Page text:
We've already done the research for you. References (formerly Field Guides) offer links to articles, eBooks, websites, statistics, and more to provide a comprehensive overview of perspectives. EBSCO articles (E) are available only to NAR members and require the member's nar.realtor login.
A Move to Rein in Cancer-Causing ‘Forever Chemicals’ (The New York Times, Oct. 18, 2021)
On Monday, the Biden administration announced it would require all chemical companies to test and report the presence of PFAs, which many see as a first step toward getting them out of our water supply. PFAS, or perfluoroalkyl and polyfluoroalkyl compounds, are manmade chemicals that do not breakdown, earning them the name “forever chemicals.” These chemicals have made their way into our water supplies, affecting health and the way we think about property containing these chemicals.
The Covid Crisis is Now a Garbage Crisis Too (The New York Times, Sep. 18, 2021)
The COVID-19 crisis introduced disposable personal protective equipment (PPE) into our everyday lives in a completely unpresented way, and increased the amount of PPE for hospitals and other healthcare providers. As we learned more about how COVID-19 was spread, it became abundantly clear that surface spreading was not a concern, yet COVID-19 waste is still being disposed of as medical waste, which is much worse for the environment.
Florida Crisis Highlights a Nationwide Risk from Toxic Ponds (The New York Times, Apr. 6, 2021)
“They are ponds the size of city blocks: Wastewater pits that hold the hazardous byproducts of coal. Lagoons brimming with diluted pig excrement. Vast pools atop stacks of radioactive tailings. The risks posed by pools of waste like these, a common feature at thousands of industrial and agricultural sites across the country, have been brought into sharp relief by a giant wastewater pond in Piney Point, Fla., that in recent days had appeared in danger of catastrophic failure.”
Impact on Property Value & Other Issues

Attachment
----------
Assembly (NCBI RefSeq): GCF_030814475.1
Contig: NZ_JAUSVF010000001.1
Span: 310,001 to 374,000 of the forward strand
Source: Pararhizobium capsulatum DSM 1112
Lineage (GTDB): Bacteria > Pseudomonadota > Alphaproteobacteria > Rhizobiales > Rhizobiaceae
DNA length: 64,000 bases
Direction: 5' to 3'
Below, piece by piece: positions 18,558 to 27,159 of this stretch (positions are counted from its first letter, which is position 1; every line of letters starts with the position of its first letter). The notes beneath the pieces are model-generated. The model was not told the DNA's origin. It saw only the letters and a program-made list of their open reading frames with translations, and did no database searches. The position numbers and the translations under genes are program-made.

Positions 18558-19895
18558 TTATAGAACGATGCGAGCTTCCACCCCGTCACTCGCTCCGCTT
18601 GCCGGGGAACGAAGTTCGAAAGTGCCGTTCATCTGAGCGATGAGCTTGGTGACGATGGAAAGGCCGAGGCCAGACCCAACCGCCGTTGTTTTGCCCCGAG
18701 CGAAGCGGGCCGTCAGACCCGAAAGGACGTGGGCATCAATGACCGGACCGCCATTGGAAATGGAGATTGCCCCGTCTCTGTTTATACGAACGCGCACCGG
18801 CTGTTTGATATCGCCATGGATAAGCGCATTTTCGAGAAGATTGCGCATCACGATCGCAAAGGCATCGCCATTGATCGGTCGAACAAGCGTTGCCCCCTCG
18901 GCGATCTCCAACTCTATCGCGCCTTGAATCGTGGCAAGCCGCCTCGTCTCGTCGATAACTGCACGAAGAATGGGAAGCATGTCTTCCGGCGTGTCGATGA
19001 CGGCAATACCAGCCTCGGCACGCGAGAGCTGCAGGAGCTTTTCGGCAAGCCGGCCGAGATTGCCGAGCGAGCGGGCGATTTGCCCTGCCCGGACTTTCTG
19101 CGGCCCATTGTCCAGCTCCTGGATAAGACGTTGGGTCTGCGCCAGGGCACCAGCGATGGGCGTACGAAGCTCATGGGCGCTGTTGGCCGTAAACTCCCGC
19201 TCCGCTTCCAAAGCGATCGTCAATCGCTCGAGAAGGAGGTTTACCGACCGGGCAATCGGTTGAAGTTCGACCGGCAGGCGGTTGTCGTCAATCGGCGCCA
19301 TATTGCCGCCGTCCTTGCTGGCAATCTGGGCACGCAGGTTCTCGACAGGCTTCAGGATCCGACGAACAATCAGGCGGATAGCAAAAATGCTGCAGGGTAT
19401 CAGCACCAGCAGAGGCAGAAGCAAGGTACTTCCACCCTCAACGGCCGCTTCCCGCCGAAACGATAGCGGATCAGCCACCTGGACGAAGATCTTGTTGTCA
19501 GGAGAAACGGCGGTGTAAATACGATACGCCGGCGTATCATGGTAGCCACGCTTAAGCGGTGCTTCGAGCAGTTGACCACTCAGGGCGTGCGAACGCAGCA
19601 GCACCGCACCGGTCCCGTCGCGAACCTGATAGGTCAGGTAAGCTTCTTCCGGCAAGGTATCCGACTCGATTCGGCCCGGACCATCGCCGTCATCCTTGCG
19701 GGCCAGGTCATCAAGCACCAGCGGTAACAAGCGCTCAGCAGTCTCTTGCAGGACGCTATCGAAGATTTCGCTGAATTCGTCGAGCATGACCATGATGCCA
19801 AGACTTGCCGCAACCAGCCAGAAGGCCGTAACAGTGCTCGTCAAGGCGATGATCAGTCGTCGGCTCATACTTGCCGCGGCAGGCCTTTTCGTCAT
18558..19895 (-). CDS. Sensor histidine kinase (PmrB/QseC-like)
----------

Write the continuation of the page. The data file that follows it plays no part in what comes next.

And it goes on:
‘Toxins Don’t Stop at Property Lines’ : Homeless Population Camps at Potentially Hazardous Sites (KCUR, Aug. 26, 2021)
“Platt said that unless there is “a clear and present danger” at the site, the city will wait until more housing options are available in the next couple of months before attempting to move people to a more permanent relocation. That’s not soon enough for Rizzo, who said that if it’s a toxic waste site, even one more day living there is too long. Rizzo said that he and other Columbus Park residents have considered taking legal action against the city to get the homeless group off the lot. But since the city can claim that they are only there temporarily, he said he anticipates hitting a brick wall with any legal action.”
Residential Zoning at Former Monsanto Site Dangerous for Future Homebuyers (The Daily Herald, Jul. 18, 2021)
“Unsuspecting property and/or home buyers need to be made aware of the health hazards and dangers that they may be exposing themselves and their families to if they purchase homes and property on the Monsanto footprint in Columbia. They also may purchase homes and properties that cannot preserve their investment value much less gain any appreciation. The resale value of their homes and properties may take a nosedive once potential buyers discover the land is the site of current Superfund sites and a former chemical plant that buried hazardous, toxic and contaminated wastes that are still there today.”
Brownfields: The Basics & Appraisal Techniques
Detroit’s Former Packard Plant Could Have New Owner by Year’s End (The Detroit News, Oct. 16, 2021)